Expat Ukraine Forum

Expatriate Life => Learning a new language => Topic started by: Glyn Thomas. on 07:50 22-Aug-2013

Title: Language - Lesson 1 - Greetings!
Post by: Glyn Thomas. on 07:50 22-Aug-2013
Nov Mova - our Language partner - have kindly agreed to post a language lesson each week for members.

This week we start softly... with "Greetings!"


Greetings! How do we greet each other here, in Ukraine?

Which situations do we use the following expressions to address people? Check yourself:
 
1. "gospodin"+surname (for a male), "gospozha"+surname (for a female) in Rus or corresponding in Ukr "pan"{pΛn}+ surname, "pani"{pΛni}+surname

2. "tovarishch", "grazhdanin"

3. "drug" (for a male), "podruga" (for a female)

4. "chouvak" (for a male), "chouvikha" (for a female)

5. "muzchina" (for a male), "zhenshchina" (for a lady), "molodoi chelovek" (for a male up to 30-35 visually) "devoushka" (for a young lady), "paren" (for a young male)

6. "baby!", "boy!" (Eng, Am.)

THE KEYS

1.   Very official options. To be used at official meetings, for business correspondence. The address + surname is the most official option; the address + name is the most polite option, less official. Addressing just with "pan"/"pani" (without name) to an unknown person is the best option for the good-mannered communication style.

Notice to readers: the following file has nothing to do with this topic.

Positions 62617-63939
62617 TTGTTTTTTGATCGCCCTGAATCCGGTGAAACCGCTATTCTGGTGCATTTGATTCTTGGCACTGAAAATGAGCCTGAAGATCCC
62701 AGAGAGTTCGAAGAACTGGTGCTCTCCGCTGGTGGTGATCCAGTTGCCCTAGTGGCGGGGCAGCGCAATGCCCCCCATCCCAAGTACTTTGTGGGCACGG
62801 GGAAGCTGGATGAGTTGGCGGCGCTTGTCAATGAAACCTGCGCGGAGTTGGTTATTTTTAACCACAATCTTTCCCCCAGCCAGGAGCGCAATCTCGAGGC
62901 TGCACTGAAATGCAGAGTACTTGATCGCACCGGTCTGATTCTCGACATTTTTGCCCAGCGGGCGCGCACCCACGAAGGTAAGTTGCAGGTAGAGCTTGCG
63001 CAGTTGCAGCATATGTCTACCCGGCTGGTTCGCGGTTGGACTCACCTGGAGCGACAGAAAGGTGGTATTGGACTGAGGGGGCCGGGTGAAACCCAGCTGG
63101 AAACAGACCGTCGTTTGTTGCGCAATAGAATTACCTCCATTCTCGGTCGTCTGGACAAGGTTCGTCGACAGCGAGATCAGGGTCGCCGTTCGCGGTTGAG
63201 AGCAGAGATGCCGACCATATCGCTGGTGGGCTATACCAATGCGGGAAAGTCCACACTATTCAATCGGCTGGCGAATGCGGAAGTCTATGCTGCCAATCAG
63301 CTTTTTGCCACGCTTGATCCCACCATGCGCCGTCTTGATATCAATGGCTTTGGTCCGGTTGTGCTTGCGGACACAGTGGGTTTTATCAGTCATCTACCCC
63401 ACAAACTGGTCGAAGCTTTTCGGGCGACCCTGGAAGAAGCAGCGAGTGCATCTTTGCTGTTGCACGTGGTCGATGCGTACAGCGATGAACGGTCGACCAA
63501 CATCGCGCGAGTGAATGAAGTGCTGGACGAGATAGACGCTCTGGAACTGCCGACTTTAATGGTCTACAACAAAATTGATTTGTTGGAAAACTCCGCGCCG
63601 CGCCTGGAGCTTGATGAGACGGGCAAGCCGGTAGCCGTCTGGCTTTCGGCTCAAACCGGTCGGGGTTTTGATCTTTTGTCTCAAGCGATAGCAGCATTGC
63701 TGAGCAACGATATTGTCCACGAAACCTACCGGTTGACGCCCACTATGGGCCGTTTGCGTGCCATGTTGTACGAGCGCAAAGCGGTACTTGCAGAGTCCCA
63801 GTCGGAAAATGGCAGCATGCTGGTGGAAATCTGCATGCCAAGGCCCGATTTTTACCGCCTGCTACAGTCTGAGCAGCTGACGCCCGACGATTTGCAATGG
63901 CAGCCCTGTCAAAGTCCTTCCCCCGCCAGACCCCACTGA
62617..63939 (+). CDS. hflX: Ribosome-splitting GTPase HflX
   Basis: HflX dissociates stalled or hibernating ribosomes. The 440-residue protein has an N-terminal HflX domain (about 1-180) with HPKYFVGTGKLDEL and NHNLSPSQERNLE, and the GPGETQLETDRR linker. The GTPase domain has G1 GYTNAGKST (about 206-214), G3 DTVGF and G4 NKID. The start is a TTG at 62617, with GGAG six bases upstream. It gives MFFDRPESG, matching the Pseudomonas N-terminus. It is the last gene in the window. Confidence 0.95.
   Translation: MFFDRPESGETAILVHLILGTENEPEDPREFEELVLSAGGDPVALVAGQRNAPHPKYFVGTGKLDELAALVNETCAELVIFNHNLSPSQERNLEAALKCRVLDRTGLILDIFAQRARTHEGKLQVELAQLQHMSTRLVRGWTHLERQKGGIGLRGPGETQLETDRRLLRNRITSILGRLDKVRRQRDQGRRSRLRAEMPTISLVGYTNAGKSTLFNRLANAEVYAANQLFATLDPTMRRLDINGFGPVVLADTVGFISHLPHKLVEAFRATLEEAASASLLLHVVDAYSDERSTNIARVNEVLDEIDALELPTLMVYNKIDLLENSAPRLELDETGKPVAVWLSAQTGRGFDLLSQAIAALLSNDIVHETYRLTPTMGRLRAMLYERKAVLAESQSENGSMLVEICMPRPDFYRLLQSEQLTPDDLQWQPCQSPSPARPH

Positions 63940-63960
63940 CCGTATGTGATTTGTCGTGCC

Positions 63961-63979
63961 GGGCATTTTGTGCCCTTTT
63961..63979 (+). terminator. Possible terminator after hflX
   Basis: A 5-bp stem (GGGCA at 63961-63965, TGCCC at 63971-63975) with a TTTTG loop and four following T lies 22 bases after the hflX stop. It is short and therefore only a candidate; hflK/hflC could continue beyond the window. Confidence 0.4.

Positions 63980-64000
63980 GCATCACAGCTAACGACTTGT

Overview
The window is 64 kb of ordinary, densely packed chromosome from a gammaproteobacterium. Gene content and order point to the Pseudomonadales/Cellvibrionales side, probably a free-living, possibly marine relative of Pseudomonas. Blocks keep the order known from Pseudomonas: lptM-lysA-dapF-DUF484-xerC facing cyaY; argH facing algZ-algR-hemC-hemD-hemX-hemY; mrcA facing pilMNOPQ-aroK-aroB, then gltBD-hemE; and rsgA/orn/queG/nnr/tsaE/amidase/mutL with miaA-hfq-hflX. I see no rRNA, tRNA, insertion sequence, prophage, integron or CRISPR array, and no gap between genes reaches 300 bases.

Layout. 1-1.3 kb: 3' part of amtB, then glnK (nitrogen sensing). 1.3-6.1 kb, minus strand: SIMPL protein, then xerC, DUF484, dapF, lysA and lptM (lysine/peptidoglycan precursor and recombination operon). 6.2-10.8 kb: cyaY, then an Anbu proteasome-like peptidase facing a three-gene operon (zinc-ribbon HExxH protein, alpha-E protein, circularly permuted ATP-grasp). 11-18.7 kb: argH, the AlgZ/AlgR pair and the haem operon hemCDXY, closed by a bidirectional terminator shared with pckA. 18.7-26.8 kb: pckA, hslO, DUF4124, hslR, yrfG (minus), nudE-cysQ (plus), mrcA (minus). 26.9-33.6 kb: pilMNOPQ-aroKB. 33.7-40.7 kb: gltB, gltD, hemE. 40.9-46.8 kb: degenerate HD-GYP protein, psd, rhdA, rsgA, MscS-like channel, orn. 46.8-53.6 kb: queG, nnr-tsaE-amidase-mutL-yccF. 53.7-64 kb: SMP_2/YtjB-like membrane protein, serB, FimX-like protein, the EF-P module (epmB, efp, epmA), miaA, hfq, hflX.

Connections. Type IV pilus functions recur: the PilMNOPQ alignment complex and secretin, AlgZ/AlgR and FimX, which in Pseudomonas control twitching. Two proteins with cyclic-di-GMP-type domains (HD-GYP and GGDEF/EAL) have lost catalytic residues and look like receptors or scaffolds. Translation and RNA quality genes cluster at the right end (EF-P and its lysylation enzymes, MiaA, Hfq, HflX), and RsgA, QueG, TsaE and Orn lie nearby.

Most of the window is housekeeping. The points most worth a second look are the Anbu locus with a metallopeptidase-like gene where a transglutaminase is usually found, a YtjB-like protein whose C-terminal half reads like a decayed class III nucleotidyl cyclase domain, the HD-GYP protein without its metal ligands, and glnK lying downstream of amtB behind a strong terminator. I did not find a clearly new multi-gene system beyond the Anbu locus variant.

2.   Ex-Soviet official addressing. Nowadays is acceptable in very particular situations and to be used very carefully (e.g. while addressing the retired people of Soviet epoch and you are sure your interlocutor is not a Ukrainian nationalism addict).

3.   Informal, to be applied for addressing buddies or even unknown people of the same age (by males predominantly). In the second case it is used for setting informal friendly communication.

4.   The youth slang.

5.   The most widely spread common addressing to an unknown person both in Ukraine and Russia, though is not recommended to use by the good-mannered ones. The situation is similar to the current dispute as regards using "Madame" and "Mademoiselle" in France. The correct option choice depends on the age of the addressee. Are you sure you can evaluate it correctly by sight? For an appropriate decision have a look at Point 1.

6.    Very popular options by some foreigners for addressing a young lady or a guy (or service staff) in Ukraine. Never use those words here. They are insulting.
 
Our next lesson topic is informal common business expressions. Can you think of any? Post it and we will discuss it next time.

Title: Re: Language - Lesson 1 - Greetings!
Post by: rcshott on 10:43 22-Aug-2013
This is Ukrainian, right?
Title: Re: Language - Lesson 1 - Greetings!
Post by: SVL on 14:30 23-Aug-2013
Either it's in Rus. or in Ukr. - is noticed. Some words in Rus. and Ukr. (e.g. 'drug') have similar spelling and pronunciation.